Thus, with respect to disability retirement issues, one should never deliberately attempt to mislead, hide, or otherwise “expunge” certain aspects of the disability retirement application. At the same time, however, those aspects which are not very helpful, or which may harm your case, should not be placed in bold-type or underlined in red. Wherever possible, those aspects which will weaken your case, should simply be de-emphasized — but never deliberately hidden.

Sincerely,

Robert R. McGill, Esquire

Federal/OPM Disability Retirement: Filing for SSA

I keep getting the same feedback that tells me that people are still receiving erroneous information: SSA disability benefits do NOT have to be applied for first before you file for OPM Disability retirement benefits. In fact, the Office of Personnel Management only needs the receipt showing that a disability retirement annuitant filed for SSA disability benefits at the time of approval. Further, OPM would actually prefer that the SSA denial was based upon reasons other than the fact that the Applicant is still working, because the coordinating off-set between SSA & FERS disability benefits would come into play; however, if an applicant files for SSA benefits & files for disability retirement benefits while still working (and, for most individuals, it is an economic necessity that one continue to work for as long as possible during the process of obtaining disability retirement benefits), then that individual will summarily be denied by the Social Security Administration based not on the medical disability claimed, but rather, upon the fact that the applicant’s current income exceeds the maximum allowed by the Social Security Administration rules governing income and eligibility for benefits based upon income. Thus, for the 50th time: a FERS disability retirement applicant does NOT need to file for SSA disability benefits before filing for OPM disability retirement benefits. At some point in the process, prior to, or at the time of approval by OPM, the individual should file, obtain a receipt of filing, and fax it to OPM.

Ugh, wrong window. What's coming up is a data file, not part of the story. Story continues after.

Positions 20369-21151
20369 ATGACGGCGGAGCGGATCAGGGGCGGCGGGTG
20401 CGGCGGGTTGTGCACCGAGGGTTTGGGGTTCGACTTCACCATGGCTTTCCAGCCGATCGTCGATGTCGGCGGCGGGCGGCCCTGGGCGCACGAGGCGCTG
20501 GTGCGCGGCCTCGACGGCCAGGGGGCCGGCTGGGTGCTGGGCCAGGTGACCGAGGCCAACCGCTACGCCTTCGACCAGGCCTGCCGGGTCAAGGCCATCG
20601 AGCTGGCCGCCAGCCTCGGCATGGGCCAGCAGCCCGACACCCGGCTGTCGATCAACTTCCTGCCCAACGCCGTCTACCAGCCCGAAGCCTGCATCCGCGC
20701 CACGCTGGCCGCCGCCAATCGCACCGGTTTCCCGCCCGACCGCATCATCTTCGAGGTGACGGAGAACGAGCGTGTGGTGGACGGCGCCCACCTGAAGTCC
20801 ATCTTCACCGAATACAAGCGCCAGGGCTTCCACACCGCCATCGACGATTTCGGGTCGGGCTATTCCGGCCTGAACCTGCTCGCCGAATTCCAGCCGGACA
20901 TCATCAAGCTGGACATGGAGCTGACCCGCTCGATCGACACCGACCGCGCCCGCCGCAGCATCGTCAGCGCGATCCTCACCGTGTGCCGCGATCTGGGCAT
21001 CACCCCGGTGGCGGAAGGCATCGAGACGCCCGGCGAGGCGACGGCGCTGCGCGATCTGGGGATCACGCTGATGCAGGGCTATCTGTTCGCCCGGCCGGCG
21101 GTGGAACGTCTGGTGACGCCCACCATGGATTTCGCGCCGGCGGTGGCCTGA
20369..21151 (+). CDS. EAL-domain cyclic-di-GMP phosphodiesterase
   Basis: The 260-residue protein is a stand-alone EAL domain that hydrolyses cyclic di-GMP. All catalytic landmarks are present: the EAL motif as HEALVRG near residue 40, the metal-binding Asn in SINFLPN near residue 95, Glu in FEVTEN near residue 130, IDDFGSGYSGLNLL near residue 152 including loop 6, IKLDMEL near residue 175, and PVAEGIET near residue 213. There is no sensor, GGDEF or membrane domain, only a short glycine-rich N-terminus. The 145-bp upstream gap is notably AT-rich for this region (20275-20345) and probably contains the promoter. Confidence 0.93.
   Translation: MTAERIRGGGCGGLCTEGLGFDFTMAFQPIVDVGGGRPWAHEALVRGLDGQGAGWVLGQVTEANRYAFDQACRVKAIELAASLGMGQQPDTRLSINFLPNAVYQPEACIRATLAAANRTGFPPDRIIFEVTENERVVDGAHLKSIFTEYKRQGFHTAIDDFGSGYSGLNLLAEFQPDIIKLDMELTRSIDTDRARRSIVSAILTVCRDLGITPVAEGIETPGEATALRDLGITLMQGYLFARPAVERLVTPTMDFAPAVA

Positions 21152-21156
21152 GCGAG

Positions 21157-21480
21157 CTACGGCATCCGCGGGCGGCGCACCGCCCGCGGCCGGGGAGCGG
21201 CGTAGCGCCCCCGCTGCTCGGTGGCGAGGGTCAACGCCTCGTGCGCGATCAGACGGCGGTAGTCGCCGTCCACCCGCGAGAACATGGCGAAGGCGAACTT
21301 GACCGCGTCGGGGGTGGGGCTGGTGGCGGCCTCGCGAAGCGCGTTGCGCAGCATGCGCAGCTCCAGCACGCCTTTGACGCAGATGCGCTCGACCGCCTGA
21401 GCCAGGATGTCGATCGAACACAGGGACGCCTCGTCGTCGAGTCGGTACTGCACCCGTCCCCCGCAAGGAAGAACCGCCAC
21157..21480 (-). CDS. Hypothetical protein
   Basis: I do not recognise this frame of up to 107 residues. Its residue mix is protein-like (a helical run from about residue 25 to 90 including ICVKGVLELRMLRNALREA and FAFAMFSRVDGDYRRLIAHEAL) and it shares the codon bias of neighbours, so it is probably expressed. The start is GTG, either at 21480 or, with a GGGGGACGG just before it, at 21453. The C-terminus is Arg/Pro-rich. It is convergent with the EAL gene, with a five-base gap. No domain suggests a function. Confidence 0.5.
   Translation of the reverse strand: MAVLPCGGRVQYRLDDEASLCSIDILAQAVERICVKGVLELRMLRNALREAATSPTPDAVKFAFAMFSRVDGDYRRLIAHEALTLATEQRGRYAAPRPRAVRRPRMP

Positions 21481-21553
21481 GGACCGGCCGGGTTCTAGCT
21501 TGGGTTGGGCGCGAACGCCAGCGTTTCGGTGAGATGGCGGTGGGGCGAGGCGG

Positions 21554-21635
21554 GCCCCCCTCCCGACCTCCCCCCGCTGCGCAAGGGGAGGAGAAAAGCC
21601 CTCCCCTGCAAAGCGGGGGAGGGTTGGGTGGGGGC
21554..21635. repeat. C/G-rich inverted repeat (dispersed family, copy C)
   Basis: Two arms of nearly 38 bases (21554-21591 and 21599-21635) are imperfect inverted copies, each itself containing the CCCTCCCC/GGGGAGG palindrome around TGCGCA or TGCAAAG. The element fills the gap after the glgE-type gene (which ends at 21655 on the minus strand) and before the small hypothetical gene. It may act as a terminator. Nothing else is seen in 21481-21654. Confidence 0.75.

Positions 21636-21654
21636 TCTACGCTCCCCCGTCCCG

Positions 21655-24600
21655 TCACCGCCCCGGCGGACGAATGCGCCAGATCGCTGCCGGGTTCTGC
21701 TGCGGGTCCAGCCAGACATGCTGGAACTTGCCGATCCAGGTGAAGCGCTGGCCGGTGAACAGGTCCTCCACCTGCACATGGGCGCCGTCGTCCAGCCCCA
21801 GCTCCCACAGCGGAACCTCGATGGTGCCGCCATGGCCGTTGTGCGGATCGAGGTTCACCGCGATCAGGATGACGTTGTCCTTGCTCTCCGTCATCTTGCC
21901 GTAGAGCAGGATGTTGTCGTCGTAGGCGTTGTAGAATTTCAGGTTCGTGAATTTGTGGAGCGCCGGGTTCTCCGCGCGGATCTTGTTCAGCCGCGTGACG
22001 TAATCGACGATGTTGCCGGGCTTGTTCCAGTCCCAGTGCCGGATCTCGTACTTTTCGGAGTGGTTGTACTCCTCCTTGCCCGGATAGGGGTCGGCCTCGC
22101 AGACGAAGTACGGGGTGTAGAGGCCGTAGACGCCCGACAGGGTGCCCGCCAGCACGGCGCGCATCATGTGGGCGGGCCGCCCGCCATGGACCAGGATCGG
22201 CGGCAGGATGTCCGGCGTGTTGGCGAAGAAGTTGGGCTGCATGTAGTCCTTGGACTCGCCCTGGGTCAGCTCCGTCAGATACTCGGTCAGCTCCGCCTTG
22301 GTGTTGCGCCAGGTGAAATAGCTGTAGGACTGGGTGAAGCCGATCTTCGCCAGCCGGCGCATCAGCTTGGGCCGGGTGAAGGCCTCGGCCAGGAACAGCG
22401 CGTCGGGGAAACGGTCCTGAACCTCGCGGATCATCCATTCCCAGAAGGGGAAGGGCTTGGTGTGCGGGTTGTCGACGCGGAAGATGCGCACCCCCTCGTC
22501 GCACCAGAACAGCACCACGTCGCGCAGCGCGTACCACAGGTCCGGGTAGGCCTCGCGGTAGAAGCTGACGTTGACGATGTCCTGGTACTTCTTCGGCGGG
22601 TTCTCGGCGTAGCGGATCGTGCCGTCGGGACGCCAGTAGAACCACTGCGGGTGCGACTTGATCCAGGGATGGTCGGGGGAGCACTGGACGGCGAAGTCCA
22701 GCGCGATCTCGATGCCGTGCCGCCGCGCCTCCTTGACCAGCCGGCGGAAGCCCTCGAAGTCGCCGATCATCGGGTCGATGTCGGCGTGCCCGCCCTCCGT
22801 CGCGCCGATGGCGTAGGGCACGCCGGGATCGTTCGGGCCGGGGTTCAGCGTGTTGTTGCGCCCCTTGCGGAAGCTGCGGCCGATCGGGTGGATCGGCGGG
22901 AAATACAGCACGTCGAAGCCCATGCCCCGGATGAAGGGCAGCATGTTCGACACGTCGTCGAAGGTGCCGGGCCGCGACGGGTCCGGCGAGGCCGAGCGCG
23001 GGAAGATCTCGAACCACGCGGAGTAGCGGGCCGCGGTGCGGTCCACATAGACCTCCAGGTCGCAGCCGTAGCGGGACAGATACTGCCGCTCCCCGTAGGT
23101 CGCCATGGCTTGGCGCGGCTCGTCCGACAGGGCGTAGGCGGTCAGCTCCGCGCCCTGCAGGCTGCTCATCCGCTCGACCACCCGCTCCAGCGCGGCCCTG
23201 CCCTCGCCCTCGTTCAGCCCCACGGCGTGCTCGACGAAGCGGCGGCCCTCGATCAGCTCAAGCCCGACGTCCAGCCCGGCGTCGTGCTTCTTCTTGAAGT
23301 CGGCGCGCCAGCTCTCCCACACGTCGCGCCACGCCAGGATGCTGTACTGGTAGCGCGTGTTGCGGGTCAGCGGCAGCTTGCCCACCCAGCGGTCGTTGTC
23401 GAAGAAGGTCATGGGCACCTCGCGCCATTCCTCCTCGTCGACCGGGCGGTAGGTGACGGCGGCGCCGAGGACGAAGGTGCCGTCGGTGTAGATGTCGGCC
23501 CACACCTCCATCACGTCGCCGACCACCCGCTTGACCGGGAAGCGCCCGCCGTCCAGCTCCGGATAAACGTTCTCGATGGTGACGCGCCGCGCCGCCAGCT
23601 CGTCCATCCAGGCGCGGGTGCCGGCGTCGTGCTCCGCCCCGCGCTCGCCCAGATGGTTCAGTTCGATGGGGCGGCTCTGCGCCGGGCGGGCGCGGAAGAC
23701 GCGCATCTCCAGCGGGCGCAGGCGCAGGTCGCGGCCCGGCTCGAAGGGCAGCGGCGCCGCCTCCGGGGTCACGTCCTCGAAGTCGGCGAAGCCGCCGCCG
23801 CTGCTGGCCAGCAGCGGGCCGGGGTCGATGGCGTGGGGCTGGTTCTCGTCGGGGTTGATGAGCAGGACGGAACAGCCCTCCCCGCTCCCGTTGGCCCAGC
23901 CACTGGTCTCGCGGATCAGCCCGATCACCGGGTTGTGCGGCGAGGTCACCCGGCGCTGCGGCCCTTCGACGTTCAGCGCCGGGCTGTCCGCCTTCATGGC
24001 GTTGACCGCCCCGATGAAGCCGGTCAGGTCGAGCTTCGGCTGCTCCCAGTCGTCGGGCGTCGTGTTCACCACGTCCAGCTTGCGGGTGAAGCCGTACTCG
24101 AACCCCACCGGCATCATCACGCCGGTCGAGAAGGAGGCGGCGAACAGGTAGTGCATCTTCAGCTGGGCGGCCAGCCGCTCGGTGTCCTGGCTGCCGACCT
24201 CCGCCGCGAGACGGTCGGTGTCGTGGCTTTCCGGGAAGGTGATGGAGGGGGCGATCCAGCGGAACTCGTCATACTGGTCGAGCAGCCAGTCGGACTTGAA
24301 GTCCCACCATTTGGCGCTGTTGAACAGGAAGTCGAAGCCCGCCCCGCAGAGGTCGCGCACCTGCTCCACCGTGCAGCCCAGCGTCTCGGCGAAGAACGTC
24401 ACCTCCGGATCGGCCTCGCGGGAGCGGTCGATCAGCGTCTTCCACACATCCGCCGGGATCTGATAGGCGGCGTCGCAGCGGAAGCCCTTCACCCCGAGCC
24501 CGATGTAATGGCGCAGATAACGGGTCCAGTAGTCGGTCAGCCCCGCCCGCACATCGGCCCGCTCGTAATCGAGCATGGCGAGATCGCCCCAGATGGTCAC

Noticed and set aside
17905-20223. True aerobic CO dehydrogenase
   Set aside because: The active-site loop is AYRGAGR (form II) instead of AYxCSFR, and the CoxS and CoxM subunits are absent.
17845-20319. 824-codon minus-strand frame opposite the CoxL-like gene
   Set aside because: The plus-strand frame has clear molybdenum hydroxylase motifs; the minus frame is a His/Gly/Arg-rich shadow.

I hope this clarifies the issue.

Sincerely,

Robert R. McGill, Esquire

Approval of Disability by the Social Security Administration

Approval of Disability by the Social Security Administration: In Trevan v. Office of Personnel Management, 69 F.3d 520, 526-27 (Fed. Cir. 1995), the Federal Circuit Court found that in making a determination of eligibility for disability retirement under FERS, the Board must consider an award of SSA disability benefits together with medical evidence provided by the appellant to OPM, and other evidence of disability. This is because the Federal Circuit Court wanted a consistency of determinations concerning disabilities, by all governmental agencies and departments. Social Security obviously has a stricter standard, and requires that an applicant be “totally disabled” in order to award benefits. I have effectively argued that similar determinations by other governmental agencies (such as the Veterans Administration) should also be required to be considered by the Office of Personnel Management.

Sincerely, Robert R. McGill, Attorney